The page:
By Manzur Rashid, Peter Antonioni

Part of Macroeconomics For Dummies Cheat Sheet, UK Edition

How do you know how changes in the economy will affect you? You should observe the change over time. Macroeconomists consider these three timeframes when assessing the impact of a change on the economy:

  • Short run: Prices are sticky in the short run, which means that fiscal and monetary policy (or indeed any change in aggregate demand) has real effects. For example, expansionary fiscal policy (increasing government spending or reducing taxes) increases output, as does expansionary monetary policy (reducing the interest rate by increasing the money supply).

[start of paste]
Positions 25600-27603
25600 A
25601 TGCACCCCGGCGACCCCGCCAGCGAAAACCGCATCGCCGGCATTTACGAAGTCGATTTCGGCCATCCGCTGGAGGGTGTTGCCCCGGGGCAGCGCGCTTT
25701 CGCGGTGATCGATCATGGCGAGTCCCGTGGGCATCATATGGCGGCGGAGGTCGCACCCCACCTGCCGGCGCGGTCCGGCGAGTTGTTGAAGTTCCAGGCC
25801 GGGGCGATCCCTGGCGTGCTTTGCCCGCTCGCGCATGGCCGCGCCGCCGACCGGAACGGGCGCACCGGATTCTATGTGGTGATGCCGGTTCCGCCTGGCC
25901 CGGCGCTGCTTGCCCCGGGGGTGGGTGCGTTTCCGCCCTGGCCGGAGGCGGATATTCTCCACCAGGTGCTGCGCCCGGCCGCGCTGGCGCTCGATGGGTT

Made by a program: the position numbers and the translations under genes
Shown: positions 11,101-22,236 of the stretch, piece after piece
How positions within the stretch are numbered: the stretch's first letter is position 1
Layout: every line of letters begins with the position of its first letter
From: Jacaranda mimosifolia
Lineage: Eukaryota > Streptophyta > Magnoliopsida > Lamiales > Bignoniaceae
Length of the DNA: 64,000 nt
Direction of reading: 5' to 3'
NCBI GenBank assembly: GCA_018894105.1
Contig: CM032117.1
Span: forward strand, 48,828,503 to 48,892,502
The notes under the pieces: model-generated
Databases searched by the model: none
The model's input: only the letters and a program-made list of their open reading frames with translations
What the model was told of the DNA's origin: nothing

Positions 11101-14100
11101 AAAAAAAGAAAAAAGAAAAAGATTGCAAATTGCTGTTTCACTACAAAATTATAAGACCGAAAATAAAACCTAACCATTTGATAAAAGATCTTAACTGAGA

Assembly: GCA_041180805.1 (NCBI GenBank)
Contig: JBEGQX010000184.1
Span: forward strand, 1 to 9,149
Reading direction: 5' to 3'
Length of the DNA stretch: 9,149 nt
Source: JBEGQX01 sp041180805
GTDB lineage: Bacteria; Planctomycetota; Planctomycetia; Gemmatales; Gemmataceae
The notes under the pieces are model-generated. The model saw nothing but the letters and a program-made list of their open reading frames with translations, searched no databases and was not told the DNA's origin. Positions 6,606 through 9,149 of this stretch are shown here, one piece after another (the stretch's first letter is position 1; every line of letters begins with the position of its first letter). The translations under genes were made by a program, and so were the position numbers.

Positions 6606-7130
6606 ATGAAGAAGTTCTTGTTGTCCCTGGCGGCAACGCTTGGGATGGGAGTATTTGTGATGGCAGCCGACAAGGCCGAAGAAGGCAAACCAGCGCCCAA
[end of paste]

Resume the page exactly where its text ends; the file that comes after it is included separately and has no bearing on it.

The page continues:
• Long run: Prices are flexible in the long run, which means that fiscal and monetary policy (or any change in aggregate demand) has no real effects (unless it also impacts on the supply side of the economy). For example, expansionary fiscal or monetary policy leaves output unchanged and creates only inflation.

  • Very long run: Prices are flexible and the emphasis is on economic growth. Policies that increase the quantity and quality of factors of production or encourage technological progress result in economic growth.